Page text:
DeKalb sheriff launches job training program for jail inmates

Some of the newest students at Georgia Piedmont Technical College reside in a high-rise less than two miles away. But the towering building is not one of luxury.

It is the DeKalb County jail, and these nine inmates are the first to participate in a job training initiative to make sure they never return.

“This is not just about a job for them, this is going to be about a career and the next step in their live,” said Theresa Austin-Gibbons, director of WorkSource DeKalb, a county division that works with state, federal agencies and private companies to provide job training and other workforce development initiatives. Most of WorkSource DeKalb’s efforts are funded by federal grants.

Nationwide, inmate re-entry programs have been a major focus of criminal justice reform. Successful initiatives — those that help former inmates find jobs and housing and adjust to life after incarceration — make communities safer and reduce the number of people returning to jails and prisons, advocates say.

The DeKalb student-inmates — seven men and two women — will be attending classes six days a week for two semesters at Georgia Piedmont. They will graduate in April with certificates in welding and receive support from WorkSource DeKalb on resume preparation and interviewing skills in addition to being matched with potential employers.

Similar programs are in place at prisons around the state, including the Gwinnett County Correctional Institution in Lawrenceville.

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Welders are in high demand in Georgia, according to statistics from the state Department of Labor. There are about 1,480 welding and related jobs that will be open this year. Beginning welders can earn $14 or more an hour with the mean salary $37,475.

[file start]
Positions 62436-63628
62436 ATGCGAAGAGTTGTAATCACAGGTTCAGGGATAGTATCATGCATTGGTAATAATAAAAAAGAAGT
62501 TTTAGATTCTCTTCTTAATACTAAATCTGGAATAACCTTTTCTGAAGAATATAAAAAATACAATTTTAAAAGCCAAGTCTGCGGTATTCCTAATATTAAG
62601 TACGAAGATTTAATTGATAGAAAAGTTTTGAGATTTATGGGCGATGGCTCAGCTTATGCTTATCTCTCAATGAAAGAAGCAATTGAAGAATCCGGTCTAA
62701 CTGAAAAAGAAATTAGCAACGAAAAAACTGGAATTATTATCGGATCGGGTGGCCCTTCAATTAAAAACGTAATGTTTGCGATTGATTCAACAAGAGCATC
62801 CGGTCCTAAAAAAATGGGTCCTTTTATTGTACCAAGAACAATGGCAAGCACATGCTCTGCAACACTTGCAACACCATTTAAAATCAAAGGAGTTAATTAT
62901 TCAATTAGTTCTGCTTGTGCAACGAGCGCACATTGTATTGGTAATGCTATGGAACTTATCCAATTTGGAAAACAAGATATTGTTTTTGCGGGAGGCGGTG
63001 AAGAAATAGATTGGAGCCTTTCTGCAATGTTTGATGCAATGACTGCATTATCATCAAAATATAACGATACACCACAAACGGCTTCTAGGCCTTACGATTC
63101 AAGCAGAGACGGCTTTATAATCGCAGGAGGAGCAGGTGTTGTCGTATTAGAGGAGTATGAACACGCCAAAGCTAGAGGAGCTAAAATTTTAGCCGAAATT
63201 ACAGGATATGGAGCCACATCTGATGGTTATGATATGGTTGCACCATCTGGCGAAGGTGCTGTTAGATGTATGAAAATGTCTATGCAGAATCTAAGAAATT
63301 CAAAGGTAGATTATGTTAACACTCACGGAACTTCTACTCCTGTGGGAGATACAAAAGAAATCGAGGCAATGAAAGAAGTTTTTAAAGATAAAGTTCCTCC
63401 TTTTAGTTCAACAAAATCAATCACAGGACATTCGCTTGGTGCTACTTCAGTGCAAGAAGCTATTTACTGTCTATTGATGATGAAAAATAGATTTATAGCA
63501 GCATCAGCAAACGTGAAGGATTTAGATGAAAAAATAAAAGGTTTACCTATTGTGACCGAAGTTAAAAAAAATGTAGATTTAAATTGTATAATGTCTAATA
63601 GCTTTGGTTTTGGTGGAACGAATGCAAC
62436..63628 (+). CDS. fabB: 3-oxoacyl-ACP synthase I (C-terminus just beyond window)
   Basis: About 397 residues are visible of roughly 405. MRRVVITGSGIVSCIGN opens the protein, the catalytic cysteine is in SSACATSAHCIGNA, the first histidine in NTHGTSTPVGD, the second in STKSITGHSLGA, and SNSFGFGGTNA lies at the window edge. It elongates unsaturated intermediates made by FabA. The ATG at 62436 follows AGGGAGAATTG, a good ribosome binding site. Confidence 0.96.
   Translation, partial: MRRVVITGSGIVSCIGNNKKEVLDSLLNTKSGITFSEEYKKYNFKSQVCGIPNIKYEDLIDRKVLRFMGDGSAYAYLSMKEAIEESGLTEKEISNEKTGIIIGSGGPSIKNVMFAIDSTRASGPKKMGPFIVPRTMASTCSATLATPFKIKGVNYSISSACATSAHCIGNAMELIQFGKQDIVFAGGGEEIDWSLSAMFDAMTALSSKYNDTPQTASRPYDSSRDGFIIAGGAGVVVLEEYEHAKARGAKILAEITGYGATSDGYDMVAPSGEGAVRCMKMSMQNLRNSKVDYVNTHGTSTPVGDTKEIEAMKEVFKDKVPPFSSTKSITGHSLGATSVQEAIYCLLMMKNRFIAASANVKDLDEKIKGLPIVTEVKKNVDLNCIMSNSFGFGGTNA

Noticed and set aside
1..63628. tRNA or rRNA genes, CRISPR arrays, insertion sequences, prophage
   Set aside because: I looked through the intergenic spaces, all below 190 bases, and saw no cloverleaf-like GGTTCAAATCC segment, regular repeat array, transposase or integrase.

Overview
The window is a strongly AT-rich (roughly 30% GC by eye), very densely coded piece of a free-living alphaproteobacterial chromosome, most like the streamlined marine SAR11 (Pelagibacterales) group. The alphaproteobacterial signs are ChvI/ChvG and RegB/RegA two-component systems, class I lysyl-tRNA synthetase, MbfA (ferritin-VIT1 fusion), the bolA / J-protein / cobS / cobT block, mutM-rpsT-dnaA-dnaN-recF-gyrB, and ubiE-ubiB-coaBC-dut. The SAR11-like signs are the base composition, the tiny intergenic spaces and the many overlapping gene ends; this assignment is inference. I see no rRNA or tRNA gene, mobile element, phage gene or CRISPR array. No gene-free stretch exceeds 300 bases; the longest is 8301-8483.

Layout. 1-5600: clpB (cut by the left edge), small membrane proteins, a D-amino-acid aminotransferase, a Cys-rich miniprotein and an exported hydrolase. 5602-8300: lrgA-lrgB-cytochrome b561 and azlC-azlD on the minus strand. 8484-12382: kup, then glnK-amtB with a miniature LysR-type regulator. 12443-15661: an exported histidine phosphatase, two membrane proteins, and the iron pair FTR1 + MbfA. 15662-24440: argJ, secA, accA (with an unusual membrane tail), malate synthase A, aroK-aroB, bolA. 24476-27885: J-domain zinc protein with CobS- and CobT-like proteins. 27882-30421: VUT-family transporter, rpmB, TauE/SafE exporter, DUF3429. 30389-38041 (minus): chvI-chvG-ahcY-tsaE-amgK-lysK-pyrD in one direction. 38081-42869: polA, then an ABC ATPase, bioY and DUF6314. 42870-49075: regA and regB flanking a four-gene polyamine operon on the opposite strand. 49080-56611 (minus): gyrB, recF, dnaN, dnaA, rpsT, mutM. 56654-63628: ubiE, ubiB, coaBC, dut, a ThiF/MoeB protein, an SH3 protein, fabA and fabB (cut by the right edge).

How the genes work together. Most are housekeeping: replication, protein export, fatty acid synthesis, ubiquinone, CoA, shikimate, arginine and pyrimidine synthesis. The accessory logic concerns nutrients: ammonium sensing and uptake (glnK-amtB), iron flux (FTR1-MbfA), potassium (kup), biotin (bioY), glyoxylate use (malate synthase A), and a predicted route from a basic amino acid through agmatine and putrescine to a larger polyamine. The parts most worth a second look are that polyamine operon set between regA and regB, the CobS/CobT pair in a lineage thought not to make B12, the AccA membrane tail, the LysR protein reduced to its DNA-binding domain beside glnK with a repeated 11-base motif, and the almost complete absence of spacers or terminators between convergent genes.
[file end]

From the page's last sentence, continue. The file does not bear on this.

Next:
The nine inmates are all at the jail serving sentences of two years or less and were recommended for the program by staff who identified them as highly motivated and unlikely to present a security risk. They did not attend last week’s news conference where the program was unveiled.

The inmates started courses at Georgia Piedmont and will attend classes taught by the college’s instructors but in classrooms that keep them separated from the general student population. The cost for tuition and materials, which totals $3,288 per inmate, is covered by a U.S. Department of Labor grant.

DeKalb Sheriff Jeffrey Mann said he would like to add more students and possibly new lines of training if there is additional funding in the spring. And he is hoping DeKalb will serve as a model for other counties, where jails are often seen as temporary holding facilities for people awaiting prison sentences or trails or serving relatively short stints.

"Not only are our student inmates being taught on this college campus, they are also being mentored at the jail on life skills and job readiness while they learn their vocation," Mann said.

Mann has faced scrutiny over conditions and the treatment of inmates at the jail. In April and May, there were protests — one turned violent — after prisoners exposed what they said were abuses and human rights violations.

One prisoner died at the jail in May, and his family blamed it in part on lack of access to medical care.

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Mann and county leaders have allocated thousands of dollars to remove black mold in the cafeteria and dormitories, but he denies that there are widespread problems.

During Wednesday's news conference, Mann said he launched the job training program as an effort to keep inmates from returning to a life of crime upon release. Eric Cochling, executive vice president and general counsel of the Georgia Center for Opportunity, applauded the initiative.

Cochling’s organization is a non-profit think tank that has focused on making it easier for ex-offenders to re-enter the workforce. It notes that roughly half-a-million Georgians are either incarcerated or under parole or probation and there are millions more with criminal records that could make it difficult to get jobs.

“If you truly want to help returning citizens avoid recidivism, the best thing you can do is training them for work they can do immediately,” Cochling said.

He said that recidivism drops by two-thirds when a person can find and keep a job for at least six months after leaving jail or prison. “There is really no other intervention that has that kind of impact.”

The idea that they’re trying to give practical skills that are in demand in the market, that is exactly the kind of thinking that we need across the board when we think about the men and women who are coming out of prison and even jail,” Cochling said.